glucose, fats and proteins, and (2) the hormonal regulation of the major metabolic
9. Be able to describe the structure of the different kinds of adipocytes, and how
storage, lipolysis and transport are regulated.
10. Beable to describe (1) the basic structure, synthesis and degradation of the major
lipoproteins, (2) how these pathways are affected by the fed vs. fasted states and
(3) the role of lipid transfer proteins that regulate the various pathways.
Lecture links (give specific web links):
Protein synthesis
Energy currency
Energy and metabolism
ATP synthesis
Uses of energy
Oxidation of fuels
Synthesis and Storage of Fuels
The Adipocyte
Lipoprotein Metabolism
Regulation of Body Temperature
 Overview
 Learning objectives
 Lecture links
A number of hormones impact on human nutrition. Hormones affect energy
metabolism, the interrelationship between anabolic and catabolic reactions, the
alternative use of carbohydrates, fat or proteins as energy sources, and endocrinological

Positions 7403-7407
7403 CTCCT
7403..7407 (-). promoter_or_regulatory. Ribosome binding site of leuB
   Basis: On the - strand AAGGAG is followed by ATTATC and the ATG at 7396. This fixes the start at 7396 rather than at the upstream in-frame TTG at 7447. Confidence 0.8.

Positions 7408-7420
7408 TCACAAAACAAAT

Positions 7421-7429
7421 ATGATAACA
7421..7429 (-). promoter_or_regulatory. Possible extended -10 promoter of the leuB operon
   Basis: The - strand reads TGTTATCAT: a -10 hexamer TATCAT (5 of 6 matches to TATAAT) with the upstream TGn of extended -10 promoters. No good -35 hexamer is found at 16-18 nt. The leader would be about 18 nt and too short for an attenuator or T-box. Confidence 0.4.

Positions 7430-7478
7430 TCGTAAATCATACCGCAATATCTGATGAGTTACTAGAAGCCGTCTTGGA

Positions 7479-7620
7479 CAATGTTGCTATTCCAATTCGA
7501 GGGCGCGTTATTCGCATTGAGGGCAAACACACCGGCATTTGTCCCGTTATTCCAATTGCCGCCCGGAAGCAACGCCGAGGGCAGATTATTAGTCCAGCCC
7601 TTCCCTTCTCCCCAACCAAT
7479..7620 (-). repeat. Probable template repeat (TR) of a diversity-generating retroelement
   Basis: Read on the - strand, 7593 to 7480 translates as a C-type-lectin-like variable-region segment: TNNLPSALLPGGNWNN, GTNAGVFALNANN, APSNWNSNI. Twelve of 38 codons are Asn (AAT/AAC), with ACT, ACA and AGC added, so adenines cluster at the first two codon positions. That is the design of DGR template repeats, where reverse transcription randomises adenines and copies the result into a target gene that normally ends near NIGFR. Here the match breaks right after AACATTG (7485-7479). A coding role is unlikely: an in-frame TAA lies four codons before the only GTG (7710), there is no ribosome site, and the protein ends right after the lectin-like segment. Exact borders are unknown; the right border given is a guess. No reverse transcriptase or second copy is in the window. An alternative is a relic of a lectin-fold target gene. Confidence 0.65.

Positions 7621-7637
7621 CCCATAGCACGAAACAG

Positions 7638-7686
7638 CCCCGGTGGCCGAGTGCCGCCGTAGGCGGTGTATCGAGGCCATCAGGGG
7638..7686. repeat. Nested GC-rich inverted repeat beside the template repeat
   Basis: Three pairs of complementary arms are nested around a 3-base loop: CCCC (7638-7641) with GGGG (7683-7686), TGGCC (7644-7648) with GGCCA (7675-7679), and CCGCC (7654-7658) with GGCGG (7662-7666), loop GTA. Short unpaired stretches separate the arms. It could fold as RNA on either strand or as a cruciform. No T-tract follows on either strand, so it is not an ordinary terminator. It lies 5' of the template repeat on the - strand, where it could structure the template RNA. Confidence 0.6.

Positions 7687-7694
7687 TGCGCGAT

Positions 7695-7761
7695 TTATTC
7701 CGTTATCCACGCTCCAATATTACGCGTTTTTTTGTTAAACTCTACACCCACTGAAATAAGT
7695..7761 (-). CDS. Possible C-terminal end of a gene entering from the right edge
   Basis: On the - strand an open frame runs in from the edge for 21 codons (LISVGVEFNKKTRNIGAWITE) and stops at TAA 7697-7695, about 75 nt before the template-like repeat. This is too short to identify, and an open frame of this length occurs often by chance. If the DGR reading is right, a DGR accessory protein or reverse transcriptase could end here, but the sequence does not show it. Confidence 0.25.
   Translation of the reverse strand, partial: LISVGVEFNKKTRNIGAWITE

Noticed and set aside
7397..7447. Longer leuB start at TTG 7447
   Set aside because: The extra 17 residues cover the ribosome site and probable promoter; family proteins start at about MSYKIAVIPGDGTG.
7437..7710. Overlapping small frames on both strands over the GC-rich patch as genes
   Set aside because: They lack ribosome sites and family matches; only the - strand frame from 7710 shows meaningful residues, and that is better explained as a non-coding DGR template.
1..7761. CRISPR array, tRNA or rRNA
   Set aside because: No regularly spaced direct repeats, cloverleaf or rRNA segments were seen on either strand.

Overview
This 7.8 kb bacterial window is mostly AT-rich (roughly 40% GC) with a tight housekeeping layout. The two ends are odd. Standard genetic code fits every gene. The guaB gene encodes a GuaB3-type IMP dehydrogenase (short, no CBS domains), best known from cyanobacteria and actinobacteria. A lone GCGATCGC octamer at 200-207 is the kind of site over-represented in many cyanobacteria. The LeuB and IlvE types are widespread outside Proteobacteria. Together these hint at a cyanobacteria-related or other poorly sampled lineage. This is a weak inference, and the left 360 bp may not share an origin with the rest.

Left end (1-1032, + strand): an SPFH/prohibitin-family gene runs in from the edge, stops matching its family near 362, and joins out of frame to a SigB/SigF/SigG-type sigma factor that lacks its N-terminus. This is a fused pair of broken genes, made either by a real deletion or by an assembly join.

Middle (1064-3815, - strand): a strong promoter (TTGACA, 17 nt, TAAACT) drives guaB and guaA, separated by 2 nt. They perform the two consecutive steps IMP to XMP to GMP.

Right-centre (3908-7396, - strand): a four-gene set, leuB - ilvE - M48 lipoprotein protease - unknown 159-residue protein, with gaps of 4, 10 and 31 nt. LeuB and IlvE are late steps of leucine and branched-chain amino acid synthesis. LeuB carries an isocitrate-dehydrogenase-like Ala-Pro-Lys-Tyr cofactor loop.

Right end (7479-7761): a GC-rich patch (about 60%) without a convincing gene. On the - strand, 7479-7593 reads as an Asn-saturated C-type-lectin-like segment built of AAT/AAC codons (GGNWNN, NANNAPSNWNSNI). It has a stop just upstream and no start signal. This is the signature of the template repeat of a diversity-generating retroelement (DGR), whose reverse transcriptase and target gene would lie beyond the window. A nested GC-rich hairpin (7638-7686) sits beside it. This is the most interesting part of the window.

diseases have nutritional consequences.
Lectures provide an understanding of the role played by the CNS and pituitary
gland in the regulation of homeostasis, and an overview of the basic structure, regulation
and functions of several key hormones. An overview of Growth Hormone in growth and
regulation of macronutrient metabolism is given, important for the understanding of
nutrient (carbohydrates and protein) consumption as well as exercise effects on growth
hormone levels. The content is relevant to lectures on Lifecycle Nutrition in the Clinical
Practice I course and to SBPM lectures on regulation of blood glucose.
The cell biology of insulin secretion, the histology of the pancreas, and the control